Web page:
Monday, July 5, 2010

Music Theory for Singers Part1: Piano notes and Key Signature

If you are a singer, you will be required sometime in your career to read and sing musical notes from music sheets. This might sound scary as it looks difficult for first timers. Record producers are expecting professional singers to sing directly from the musical sheet without even using a piano. This needs a thorough training on the music theory.

The strategy is to be familiar with the pitch first by playing the piano, then gradually memorizing the key signatures, notes affected etc.; until you can sing independently.

By following this guide, it will speed up the note reading process which you can implement when you play piano and singing those notes. Let’s get started:

STEP1. Be familiar with the notes on the piano and its equivalent placement on the musical staff. The notes on the piano are as follows:

Shown in the screenshot is just one octave of voice ranges – from Low D (or low “re” note) to High D (but it actually shows more than that up to high G note). If you are playing on a multi-octave piano, the notes will still be the same, just follow the pattern as shown above. Standard piano has around 7 octaves, so imagine that the above screenshot has been replicated 7 times in a row.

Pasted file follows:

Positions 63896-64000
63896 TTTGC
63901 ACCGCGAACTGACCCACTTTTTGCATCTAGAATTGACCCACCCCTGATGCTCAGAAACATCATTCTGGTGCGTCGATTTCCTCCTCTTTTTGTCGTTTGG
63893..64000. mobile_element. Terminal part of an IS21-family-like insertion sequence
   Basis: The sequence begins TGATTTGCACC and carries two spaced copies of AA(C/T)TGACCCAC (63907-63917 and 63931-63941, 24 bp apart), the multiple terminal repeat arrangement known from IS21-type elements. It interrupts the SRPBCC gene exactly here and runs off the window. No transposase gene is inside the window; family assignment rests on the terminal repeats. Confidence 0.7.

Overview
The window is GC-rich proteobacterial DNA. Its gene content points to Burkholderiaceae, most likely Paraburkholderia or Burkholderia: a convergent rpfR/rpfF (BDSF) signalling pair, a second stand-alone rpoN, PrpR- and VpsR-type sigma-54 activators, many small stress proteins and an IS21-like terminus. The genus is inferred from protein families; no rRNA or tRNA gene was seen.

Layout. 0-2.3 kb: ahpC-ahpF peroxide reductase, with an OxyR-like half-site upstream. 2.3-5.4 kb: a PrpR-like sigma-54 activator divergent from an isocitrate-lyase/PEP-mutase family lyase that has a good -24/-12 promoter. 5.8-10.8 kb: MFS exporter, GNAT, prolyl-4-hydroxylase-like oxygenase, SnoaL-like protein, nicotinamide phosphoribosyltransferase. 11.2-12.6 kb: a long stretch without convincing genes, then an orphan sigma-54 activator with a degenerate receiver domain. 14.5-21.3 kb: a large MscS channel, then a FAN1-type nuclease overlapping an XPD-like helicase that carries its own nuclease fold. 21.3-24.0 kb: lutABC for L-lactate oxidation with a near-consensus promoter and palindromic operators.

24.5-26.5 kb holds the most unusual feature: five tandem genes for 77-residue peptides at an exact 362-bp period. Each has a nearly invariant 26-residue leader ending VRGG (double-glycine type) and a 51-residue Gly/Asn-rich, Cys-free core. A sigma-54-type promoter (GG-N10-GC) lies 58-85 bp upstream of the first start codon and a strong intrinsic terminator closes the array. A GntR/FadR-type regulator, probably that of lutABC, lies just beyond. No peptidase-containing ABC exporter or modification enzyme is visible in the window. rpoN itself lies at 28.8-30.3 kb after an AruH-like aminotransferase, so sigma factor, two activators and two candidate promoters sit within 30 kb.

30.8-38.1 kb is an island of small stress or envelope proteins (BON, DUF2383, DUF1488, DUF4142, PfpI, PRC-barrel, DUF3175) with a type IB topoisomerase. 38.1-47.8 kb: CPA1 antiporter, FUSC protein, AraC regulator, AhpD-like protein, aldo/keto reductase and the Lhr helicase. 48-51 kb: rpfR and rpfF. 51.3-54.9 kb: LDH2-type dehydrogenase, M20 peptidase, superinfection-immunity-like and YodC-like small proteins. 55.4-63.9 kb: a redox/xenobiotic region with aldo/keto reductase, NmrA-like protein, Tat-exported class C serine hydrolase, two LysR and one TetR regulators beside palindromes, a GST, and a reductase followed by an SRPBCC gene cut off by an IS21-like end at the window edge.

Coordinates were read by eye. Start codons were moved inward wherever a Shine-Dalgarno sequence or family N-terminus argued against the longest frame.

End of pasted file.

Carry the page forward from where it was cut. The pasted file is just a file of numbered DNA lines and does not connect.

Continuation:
Tips for further improvement: Practice ear training by memorizing the standard pitch of the piano (whole octave including sharp or flats) and mimic it by singing. In this way, even without the use of a piano, you can sing the notes at the correct pitch. If you do not have a piano, you can start practicing here:

STEP2. Identify the key signature of the music sheets. The key signature defines the sound of the music sheet you are going to interpret by singing. It tells you what notes needs to raised half step (#) or low step (flat). You can determine the key signature by counting the number of sharp (#) or flats (b).

Flat major scale mnemonics:

Fat – F major scale – one flat
Boy – Bb major scale – two flats
Eats – Eb major scale – three flats
Apple – Ab major scale – four flats
During – Db major scale – five flats
Good -Gb major scale – six flats
Christmas – Cb major scale – seven flats

Sharp major scale mnemonics:

Go – G major scale – one sharp
Down – D major scale – two sharps
And – A major scale – three sharps
Eat – E major scale – four sharps
Before - B major scale – five sharps
Father – F# major scale - six sharps
Comes – C# major scale – seven sharps

The number of sharps or flats can be found right in the beginning of the musical sheet. You will need to memorize the above table for convenience.

STEP3. Identify whether the music you are playing is a MINOR of the major scale above. You can determine this by identifying the FIRST NOTE in the music sheet:

Flat major scale and its equivalent minor with minor notes

F major scale – D minorre
Bb major scale – G minor- so
Eb major scale – C minordo
Ab major scale – F minorfa
Db major scale – Bb minor - ti
Gb major scale – Eb minormi flat
Cb major scale – Ab minorla flat

Sharp major scale and its equivalent minor key with minor notes

G major scale – E minor = mi
D major scale – B minor = ti
A major scale – F sharp minor = fa sharp
E major scale – C sharp minor = do sharp
B major scale – G sharp minor = so sharp
F# major scale – D sharp minor = re sharp
C# major scale – A sharp minor = la sharp

Refer to the part 2 of this tutorial: How to Identify Minor Key Signatures|The Solfeggio-Chromatic Scale.